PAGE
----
Posts Tagged 'Electronics Engineering'

Maps and Plans

Every journey goes more smoothly with a map of some sort. Whether it’s a trip to Antarctica or developing firmware for a new microcontroller-based device, it helps to know where you’re going. Without a clear definition of the destination it’s tough to know when you’ve actually arrived. It is also helpful to know what it is, exactly, you expect to find when you do finally arrive. Continue reading ‘Maps and Plans’

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Tiny Power: Coin Batteries

They are all around us. In our watches, laser pointers, hearing aids, toys, calculators, remote control units, and more. Yet we don’t often notice them or give them much thought until they stop working. And then it’s time to poke through the selection at the local drug store or big box retailer, hoping to find one that has the same cryptic number (or at least something that claims to be compatible).

Originally developed for use in hearing aids, so-called coin and button batteries are, as the names suggest, small disc or button-shaped batteries. They come in a variety of formulations and shapes. They can be stacked in series to produce a higher voltage, or wired in parallel for increased current. If purchased in bulk (such as through vendors on Amazon) they are also surprisingly cheap, and they pack a lot of energy into a very small package.
Continue reading ‘Tiny Power: Coin Batteries’

The Wary Engineer’s Notebook – Part 4

This is fourth and final (for now) part of “The Wary Engineer’s Notebook”. In this installment we’ll take a quick but jaundiced look at documentation.

Just remember that this is all intended to be humorous in a satirical, tongue-in-cheek way, so please don’t get spun up thinking I’m trying to insult you or your dress code. I wouldn’t dream of it. Honest.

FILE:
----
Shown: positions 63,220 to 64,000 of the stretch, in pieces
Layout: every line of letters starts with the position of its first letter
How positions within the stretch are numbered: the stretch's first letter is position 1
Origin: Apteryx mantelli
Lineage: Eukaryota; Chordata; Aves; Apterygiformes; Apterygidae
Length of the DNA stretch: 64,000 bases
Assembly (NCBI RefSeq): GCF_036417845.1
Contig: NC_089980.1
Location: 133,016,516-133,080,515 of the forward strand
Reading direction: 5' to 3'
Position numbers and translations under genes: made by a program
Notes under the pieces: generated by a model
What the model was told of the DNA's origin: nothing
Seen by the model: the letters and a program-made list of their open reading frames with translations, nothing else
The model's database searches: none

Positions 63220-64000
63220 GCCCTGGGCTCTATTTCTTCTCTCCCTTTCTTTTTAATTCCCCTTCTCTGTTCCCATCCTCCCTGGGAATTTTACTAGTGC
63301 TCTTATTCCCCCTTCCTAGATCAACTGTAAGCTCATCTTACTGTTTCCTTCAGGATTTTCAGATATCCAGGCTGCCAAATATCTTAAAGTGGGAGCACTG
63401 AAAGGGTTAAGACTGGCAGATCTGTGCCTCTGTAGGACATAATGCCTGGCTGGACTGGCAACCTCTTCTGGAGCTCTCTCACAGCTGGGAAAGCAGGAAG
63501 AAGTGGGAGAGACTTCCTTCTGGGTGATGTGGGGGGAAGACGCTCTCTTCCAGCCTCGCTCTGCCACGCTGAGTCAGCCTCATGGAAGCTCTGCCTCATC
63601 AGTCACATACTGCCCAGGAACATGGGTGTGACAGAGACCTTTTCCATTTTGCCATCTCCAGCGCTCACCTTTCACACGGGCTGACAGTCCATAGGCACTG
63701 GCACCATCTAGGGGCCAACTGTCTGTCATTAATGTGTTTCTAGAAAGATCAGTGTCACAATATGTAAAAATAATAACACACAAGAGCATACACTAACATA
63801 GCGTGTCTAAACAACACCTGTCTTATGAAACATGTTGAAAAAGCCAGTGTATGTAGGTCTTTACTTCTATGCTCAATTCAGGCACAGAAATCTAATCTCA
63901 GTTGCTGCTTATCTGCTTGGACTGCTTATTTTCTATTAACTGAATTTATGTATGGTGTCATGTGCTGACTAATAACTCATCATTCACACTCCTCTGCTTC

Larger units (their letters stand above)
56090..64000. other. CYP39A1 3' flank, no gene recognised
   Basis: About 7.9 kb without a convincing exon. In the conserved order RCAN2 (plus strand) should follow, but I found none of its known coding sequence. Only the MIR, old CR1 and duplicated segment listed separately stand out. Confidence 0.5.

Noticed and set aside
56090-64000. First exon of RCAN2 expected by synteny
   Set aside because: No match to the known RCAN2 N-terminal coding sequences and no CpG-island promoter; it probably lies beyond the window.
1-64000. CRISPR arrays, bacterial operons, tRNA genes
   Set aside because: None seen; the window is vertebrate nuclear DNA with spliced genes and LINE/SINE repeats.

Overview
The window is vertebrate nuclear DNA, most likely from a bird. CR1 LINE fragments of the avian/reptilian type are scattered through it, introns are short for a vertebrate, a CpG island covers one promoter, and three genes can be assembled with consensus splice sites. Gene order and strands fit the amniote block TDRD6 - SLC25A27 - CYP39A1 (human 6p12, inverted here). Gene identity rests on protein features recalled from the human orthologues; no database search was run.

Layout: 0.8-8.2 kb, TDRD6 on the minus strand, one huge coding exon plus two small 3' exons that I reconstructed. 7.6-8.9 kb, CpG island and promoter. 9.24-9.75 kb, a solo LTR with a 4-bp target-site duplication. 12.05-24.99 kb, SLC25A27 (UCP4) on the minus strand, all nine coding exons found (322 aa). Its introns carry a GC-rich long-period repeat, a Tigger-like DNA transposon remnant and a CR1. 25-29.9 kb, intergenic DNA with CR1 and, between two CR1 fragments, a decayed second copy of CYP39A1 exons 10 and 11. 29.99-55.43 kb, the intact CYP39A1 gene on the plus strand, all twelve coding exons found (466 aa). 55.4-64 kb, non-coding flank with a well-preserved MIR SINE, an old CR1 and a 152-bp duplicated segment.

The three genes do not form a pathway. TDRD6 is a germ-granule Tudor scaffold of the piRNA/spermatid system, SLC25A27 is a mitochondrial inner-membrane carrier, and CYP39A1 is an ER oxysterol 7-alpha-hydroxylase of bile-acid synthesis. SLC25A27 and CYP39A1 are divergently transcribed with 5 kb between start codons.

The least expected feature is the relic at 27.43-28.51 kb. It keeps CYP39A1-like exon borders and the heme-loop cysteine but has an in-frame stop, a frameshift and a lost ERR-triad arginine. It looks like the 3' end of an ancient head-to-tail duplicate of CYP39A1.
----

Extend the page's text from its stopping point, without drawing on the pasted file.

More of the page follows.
If you’re not sure what this is all about then please go back and read Part 1 first.

Continue reading ‘The Wary Engineer’s Notebook – Part 4′

The Wary Engineer’s Notebook – Part 3

This is third installment of “The Wary Engineer’s Notebook”. In this episode we take a look at those joyous and stimulating events known as “Reviews”.

Just remember that this is all intended to be humorous in a satirical, tongue-in-cheek way, so please don’t get spun up thinking I’m trying to insult you or your dress code. I wouldn’t dream of it. Honest.

If you’re not sure what this is all about then please go back and read Part 1 first.

Continue reading ‘The Wary Engineer’s Notebook – Part 3′

The Wary Engineer’s Notebook – Part 2

This is second installment of “The Wary Engineer’s Notebook”. This one deals with one of my favorite things: Meetings.

Just remember that this is all intended to be humorous in a satirical, tongue-in-cheek way, so please don’t get spun up thinking I’m trying to insult you or your dress code. I wouldn’t dream of it. Honest.

If you’re not sure what this is all about then please go back and read Part 1 first.

Continue reading ‘The Wary Engineer’s Notebook – Part 2′

The Wary Engineer’s Notebook – Part 1

One day, while in the midst of a long and really scary project involving 60 hour work weeks, an inept manager, mounds of paperwork and a customer with a meeting fetish, I had an epiphany. I put aside my work for a little while, barred my office door and attempted to capture some tiny bits of this cosmic illumination before it slipped away. A collection of little essays is the result, which I’ve edited and expanded a bit here and there using the perfect 20/20 vision of hindsight (a great thing, hindsight, too bad it’s uni-directional).

Continue reading ‘The Wary Engineer’s Notebook – Part 1′

Bargain Hunting – Buying Used Equipment

I’m one of those people who has a collection of old (OK, some are ancient) computers, test equipment and what-not floating around. Over the years I’ve collected, and discarded, literally truckloads of stuff, including a complete DEC MicroVAX system, a DEC PDP-11/34, an HP-3000, and a slew of 9-track tape drives, line printers, oscilloscopes, logic analyzers, old PCs of various flavors, and boxes of loose parts. And that’s just the stuff I can remember without thinking too hard about it. I still have too much junk, but I’ve been applying the “If it doesn’t light up and work when I plug it in, then out it goes” rule as much as possible (sometimes it’s painful, though).

Continue reading ‘Bargain Hunting – Buying Used Equipment’


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Little Buddy

An awesome little friend

Jordi the Sheltie passed away in 2008 at the ripe old age of 14. He was the most awesome dog I've ever known.